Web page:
A study published in the May issue of the journal Pediatrics says that Spanish-speaking people in the United States are a higher risk of injury from prescription errors, because of poor translation. These errors are occurring in large numbers, because the computer programs that pharmacies rely on to translate prescriptions, are vastly inadequate.
The researchers surveyed several pharmacies. They found that four out of every five pharmacies, depended on computers to translate prescriptions. Almost all of them claimed that they got the prescriptions re-checked manually, but the researchers found far too many errors in translation. The likely take-away: relying on a computer program to translate prescriptions is inadequate, at best, and in many cases constitutes malpractice. Couple that with the reality that too many pharmacists are over-worked and simply do not have time to double-check the computer. The fact that these errors are taking place is proof that, even though they claim to be manually re-checking computer translated prescriptions, these pharmacists are actually re-checking the prescriptions.
One of the biggest problems was that the computer programs created a mix of Spanish and English labels, creating the possibility of serious errors while reading the labels.
Some of the most frequently mistranslated words and phrases included • Dropper full • Apply topically • For seven days
• For 30 days • Take with food • Once a day
Part of the problem is that it’s hard to develop computer systems that translate from English to Spanish perfectly. There’s only so much a computer program can do, and for non-Spanish-speaking pharmacists, translating the prescription becomes next to impossible.
The researchers recommend a few steps to deal with this problem.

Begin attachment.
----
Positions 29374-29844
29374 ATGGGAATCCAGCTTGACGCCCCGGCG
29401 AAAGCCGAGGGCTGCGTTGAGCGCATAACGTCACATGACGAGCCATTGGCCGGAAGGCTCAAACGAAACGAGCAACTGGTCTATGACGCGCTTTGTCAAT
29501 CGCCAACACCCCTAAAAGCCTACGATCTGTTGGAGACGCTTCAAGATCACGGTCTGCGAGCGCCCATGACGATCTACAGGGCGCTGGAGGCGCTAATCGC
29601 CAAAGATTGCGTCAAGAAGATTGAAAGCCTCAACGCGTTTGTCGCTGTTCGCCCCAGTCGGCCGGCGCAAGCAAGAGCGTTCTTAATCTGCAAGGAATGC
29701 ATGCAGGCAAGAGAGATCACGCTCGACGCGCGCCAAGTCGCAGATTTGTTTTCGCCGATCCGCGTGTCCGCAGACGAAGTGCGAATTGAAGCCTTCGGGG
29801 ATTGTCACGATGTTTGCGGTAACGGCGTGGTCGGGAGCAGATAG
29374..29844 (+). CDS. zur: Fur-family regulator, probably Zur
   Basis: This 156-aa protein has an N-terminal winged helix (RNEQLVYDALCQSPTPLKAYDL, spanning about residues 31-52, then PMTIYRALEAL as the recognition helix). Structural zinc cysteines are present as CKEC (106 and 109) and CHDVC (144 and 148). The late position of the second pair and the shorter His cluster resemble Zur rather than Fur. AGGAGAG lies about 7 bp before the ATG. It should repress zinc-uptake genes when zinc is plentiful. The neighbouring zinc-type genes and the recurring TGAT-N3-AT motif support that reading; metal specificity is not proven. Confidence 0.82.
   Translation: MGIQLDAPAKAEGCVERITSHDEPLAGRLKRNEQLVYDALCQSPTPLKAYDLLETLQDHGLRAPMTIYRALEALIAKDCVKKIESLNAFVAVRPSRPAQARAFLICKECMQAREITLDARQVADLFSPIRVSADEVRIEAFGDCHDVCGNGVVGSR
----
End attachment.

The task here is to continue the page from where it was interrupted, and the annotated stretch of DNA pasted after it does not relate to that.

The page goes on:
First, pharmacies could hire bilingual pharmacists who can explain prescriptions more accurately than a computer program can.
Technology must be improved to the point where the translation software makes fewer errors.
As an Atlanta prescription error lawyer, I believe that the first approach is likely to be more successful in preventing prescription errors. However, it would take a lot more than a study to encourage pharmacies to hire more Spanish-speaking staff. In the meantime, I would advise Spanish-speaking persons to take someone along who speaks the language, and can translate the prescription for them. There is simply too much on the line to hope that the pharmacy will remember to re-check a prescription that has been translated by a computer and already filled by a pharmacy technician.
Robert J. Fleming has been handling wrongful death cases, dental malpractice, bus accidents, car accident cases and premises injury cases for individuals and families who have been harmed, injured or died as a result of the carelessness or negligence of another for more than 20 years. He practices in and around the Atlanta area including handling lawsuits in Fulton, DeKalb, Clayton, Gwinnett, Cobb and other counties and nearby cities including Alpharetta, Austell, Avondale Estates, Chamblee, College Park, Conyers, Duluth, Decatur, Doraville, Hapeville, Johns Creek, Jonesboro, Lawrenceville, Norcross, Peachtree City, Riverdale, Roswell, Sandy Springs, Stone Mountain, and Smyrna. If you have been seriously injured in a car accident and would like quality legal representation, contact Robert J. Fleming directly on (404) 525-5150 or contact us online.